Via Scoop.it – internetbillboards
An interesting op-ed piece in the Washington Examiner this past week calls into question whether or not the Administration, specifically OSHA under current management, is going rogue with the General Duty Clause (the piece is provided below or linked here). The General Duty Clause in the OSH Act (Section 5(a)(1)) basically states that employers are required to provide its employees with workplace free of recognized hazards.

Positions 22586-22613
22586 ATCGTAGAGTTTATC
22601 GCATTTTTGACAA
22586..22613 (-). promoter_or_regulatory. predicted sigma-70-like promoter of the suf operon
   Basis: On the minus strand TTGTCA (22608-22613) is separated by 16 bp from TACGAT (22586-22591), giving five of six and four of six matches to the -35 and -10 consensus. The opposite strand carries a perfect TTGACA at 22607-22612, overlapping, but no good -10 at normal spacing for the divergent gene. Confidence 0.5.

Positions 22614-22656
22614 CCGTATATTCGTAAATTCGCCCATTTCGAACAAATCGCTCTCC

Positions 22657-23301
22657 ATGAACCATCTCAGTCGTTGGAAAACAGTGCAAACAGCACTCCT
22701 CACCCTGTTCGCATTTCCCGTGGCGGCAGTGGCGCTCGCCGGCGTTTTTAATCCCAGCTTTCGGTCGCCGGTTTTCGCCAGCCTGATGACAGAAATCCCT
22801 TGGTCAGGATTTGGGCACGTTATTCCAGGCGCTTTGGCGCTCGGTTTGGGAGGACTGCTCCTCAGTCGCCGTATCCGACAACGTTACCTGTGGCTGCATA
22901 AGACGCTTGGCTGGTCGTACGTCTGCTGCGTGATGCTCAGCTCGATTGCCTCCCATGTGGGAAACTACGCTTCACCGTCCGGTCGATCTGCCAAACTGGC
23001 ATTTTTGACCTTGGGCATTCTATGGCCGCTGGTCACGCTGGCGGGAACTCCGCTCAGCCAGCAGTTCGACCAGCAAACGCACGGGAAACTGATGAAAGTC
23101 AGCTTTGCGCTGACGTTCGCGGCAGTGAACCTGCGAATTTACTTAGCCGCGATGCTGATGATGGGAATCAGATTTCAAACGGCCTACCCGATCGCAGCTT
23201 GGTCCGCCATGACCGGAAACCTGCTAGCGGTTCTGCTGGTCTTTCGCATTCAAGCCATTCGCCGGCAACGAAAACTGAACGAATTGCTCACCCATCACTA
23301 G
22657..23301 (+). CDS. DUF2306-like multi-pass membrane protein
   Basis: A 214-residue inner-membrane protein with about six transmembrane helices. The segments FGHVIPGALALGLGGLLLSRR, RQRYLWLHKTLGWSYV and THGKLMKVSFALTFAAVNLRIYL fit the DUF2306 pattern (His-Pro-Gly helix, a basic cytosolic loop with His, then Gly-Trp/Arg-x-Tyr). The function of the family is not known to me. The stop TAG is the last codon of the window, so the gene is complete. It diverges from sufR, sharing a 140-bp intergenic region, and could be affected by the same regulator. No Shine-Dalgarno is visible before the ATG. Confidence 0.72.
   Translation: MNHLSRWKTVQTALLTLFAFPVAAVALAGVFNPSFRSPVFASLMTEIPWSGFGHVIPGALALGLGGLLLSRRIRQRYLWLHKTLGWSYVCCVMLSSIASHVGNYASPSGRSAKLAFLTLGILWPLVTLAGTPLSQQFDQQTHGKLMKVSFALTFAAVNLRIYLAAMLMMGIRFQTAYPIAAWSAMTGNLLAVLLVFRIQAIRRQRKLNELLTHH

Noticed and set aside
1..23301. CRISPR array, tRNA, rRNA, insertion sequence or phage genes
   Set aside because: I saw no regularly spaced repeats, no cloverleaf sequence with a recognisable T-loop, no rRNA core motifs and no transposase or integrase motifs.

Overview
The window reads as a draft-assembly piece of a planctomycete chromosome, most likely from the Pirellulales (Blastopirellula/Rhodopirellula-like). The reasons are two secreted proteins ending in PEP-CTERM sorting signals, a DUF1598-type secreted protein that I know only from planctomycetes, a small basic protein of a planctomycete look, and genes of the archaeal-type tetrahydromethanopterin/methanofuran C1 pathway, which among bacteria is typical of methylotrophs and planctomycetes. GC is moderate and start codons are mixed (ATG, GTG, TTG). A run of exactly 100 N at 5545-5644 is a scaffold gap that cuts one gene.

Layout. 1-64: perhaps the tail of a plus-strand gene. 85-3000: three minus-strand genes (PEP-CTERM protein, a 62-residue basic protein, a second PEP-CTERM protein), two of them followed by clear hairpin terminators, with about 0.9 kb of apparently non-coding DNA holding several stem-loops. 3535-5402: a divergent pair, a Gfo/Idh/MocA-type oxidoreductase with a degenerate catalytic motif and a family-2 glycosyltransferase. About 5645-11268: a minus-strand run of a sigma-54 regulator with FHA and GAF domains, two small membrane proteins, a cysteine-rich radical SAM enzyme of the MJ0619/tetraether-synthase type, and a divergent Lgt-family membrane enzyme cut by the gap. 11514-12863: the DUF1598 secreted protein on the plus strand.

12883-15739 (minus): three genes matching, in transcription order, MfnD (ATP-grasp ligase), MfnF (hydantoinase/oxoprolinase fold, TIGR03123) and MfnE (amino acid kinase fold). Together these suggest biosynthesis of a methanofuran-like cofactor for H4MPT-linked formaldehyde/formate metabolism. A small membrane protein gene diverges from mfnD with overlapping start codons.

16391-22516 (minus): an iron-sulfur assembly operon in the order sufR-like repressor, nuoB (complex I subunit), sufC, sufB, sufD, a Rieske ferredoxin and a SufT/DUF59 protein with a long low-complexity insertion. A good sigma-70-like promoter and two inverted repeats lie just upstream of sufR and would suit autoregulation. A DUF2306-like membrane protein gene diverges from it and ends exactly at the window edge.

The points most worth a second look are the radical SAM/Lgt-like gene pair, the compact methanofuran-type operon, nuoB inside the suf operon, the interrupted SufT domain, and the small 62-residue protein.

In other words, it’s a catch-all provision which allows the agency to issue penalties for not addressing a hazard even if there is no Federal regulation which addresses that hazard. Typically, concensus standards (ie: industry and other types of standards such as NFPA, ANSI, etc) are applied in such a manner. The issue is this: OSHA not only promulgates standards which become enforced with the “rule of law” so to speak, it also publishes Guidance documents to provide employers and workers with information about emerging safety and health issues. These guidance documents are not, by definition, required mandates to the employer. These can be thought of as ‘best practices’ or ‘should does’.
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